School should be an issue for admissions staff

June 26, 2008

The body that advises the Prime Minister on education is to recommend that universities take candidates' schools into account when deciding whether to offer them a place.

The National Council for Educational Excellence (NCEE) will say that institutions should take into account as wide a range of information as possible when selecting students.

Some universities already lower their entry requirements for students from poor performing schools, but there is currently no Government position on the controversial practice.

It is also understood that the NCEE will question whether universities should take account of schools' predictions of which of their students will gain the new top grade of A* at A level when it is introduced in 2009-10.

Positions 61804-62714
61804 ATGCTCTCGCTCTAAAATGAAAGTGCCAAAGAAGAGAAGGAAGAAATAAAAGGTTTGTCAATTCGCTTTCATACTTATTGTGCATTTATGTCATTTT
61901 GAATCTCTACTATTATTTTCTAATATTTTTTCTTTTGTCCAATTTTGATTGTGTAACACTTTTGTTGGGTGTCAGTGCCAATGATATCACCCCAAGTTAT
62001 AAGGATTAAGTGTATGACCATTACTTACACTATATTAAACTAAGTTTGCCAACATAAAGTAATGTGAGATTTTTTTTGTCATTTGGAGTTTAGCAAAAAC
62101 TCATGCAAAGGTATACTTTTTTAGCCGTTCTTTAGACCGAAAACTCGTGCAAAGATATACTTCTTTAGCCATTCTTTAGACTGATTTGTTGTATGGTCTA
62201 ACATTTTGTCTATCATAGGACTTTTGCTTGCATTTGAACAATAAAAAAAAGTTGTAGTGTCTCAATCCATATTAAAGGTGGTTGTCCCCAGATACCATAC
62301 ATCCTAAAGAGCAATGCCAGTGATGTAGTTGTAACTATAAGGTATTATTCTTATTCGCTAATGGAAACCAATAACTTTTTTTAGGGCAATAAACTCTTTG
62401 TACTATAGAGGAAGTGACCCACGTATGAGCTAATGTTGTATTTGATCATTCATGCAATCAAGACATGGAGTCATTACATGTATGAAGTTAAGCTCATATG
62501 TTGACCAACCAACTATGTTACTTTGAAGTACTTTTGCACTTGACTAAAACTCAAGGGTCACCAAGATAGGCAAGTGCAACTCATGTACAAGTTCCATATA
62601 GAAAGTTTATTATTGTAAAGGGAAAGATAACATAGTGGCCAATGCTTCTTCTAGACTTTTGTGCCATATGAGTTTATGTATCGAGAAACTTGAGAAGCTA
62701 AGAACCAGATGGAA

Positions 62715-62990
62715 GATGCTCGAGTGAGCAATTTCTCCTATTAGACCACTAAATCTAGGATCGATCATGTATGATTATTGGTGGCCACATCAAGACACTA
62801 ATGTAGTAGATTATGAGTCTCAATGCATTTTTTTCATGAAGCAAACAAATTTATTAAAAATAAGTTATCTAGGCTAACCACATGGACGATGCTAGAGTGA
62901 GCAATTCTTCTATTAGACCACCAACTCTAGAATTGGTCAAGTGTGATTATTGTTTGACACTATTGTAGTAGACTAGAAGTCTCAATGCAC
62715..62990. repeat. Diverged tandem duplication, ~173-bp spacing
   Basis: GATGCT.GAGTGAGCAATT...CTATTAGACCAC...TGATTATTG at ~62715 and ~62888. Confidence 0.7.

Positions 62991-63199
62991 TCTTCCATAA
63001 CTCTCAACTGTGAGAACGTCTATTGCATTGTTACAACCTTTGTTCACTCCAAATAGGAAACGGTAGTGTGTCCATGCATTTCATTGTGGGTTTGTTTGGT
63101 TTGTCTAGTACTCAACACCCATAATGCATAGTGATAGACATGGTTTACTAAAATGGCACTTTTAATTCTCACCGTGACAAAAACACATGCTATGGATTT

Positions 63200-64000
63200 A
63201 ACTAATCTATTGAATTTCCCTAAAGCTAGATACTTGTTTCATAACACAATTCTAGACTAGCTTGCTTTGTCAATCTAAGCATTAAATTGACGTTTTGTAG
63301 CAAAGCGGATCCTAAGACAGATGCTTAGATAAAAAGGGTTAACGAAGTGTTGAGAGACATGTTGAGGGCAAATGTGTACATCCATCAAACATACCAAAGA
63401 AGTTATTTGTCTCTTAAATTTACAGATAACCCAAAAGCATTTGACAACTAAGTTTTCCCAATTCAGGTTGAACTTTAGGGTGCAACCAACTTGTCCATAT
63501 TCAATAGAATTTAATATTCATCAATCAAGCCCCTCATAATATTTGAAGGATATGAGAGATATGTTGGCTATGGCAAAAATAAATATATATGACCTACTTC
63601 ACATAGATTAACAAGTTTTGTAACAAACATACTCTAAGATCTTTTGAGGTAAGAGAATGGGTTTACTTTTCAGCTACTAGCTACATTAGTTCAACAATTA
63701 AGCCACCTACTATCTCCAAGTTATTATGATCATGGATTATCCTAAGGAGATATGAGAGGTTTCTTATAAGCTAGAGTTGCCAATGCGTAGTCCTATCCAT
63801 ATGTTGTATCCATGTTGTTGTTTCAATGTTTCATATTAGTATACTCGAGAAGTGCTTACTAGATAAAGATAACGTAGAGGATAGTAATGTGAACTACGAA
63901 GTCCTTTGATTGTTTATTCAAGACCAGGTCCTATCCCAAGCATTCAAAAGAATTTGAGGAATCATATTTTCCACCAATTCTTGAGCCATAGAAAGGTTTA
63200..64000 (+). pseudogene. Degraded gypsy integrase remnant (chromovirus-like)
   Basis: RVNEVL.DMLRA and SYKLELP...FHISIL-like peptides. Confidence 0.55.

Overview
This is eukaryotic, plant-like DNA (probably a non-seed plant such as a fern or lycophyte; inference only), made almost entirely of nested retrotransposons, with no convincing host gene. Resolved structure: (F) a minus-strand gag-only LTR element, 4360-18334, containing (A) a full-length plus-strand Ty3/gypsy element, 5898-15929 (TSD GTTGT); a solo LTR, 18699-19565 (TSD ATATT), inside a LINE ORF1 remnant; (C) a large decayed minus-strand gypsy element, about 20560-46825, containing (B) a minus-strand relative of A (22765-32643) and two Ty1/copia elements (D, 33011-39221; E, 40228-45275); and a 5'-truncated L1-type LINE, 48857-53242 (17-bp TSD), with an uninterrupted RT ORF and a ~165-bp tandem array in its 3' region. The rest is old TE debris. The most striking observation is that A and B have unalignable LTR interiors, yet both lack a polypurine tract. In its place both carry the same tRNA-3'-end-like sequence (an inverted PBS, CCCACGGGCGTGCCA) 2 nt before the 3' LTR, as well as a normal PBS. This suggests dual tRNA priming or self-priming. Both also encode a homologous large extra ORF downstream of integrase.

Steve Smith, the vice-chancellor of the University of Exeter and a member of the NCEE, said: "Schools do not yet have any evidence on which to judge who will get starred A grades. We are raising a question of what the A* grade's role should be next academic year."

Eric Thomas, vice-chancellor of the University of Bristol, said: "It will be more difficult for someone from a less well-resourced or intensive educational background to get an A* and therefore there are some implications for widening participation."

Meanwhile, as Times Higher Education went to press, the National Audit Office was about to release a report suggesting that a strong link remains between social class and a university education.

The study said higher education is "not always provided in ways that make it accessible to under-represented groups".

- An aptitude test used by the University of Oxford to vet applicants for its philosophy, politics and economics degree course is to be extended to another discipline.

The Thinking Skills Assessment, which was devised by Cambridge Assessment, was taken by 1,200 PPE applicants last year. From this autumn, it will also be set for economics and management applicants.

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